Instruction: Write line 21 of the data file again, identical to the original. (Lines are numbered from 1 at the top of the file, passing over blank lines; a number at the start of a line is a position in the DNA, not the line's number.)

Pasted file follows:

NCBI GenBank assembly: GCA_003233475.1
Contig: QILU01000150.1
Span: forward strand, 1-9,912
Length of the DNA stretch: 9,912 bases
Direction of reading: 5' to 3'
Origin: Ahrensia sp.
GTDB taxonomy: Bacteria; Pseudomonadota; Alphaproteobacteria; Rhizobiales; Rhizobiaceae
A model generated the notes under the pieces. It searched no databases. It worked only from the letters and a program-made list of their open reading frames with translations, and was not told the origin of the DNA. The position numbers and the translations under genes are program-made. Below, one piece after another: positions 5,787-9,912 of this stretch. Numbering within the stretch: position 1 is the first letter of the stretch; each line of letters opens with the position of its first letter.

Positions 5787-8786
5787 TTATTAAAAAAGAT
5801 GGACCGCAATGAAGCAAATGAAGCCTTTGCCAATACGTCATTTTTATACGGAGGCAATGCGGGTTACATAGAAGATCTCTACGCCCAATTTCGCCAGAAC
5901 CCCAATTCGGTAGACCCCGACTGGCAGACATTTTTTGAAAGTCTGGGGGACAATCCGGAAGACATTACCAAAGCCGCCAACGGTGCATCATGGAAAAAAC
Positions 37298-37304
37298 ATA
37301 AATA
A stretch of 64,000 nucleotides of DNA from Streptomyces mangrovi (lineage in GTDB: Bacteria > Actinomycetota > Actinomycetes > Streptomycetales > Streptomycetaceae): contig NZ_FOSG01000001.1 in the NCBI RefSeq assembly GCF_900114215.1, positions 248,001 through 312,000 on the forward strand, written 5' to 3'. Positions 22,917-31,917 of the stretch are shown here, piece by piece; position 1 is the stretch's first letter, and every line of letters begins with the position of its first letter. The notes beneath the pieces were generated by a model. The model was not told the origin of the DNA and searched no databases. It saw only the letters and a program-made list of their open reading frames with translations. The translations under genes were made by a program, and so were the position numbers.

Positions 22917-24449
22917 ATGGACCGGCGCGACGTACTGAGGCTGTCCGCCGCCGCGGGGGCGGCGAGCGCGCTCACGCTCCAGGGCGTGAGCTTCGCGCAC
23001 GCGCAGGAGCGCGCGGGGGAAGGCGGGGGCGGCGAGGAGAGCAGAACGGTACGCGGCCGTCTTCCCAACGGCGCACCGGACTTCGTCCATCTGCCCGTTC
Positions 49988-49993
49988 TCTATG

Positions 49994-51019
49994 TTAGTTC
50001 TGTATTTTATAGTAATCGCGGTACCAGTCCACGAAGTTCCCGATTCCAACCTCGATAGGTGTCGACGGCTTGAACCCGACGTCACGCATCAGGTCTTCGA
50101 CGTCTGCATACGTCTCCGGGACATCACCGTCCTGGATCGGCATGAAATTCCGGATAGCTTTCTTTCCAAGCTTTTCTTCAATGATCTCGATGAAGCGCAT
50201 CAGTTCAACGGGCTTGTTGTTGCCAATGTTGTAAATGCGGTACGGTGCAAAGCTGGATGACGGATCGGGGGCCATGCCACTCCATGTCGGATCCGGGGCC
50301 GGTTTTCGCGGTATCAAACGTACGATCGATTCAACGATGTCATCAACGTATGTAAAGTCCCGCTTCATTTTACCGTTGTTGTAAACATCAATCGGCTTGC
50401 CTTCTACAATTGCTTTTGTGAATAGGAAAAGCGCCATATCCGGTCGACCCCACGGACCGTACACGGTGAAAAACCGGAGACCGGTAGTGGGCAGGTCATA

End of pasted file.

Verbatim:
49988 TCTATG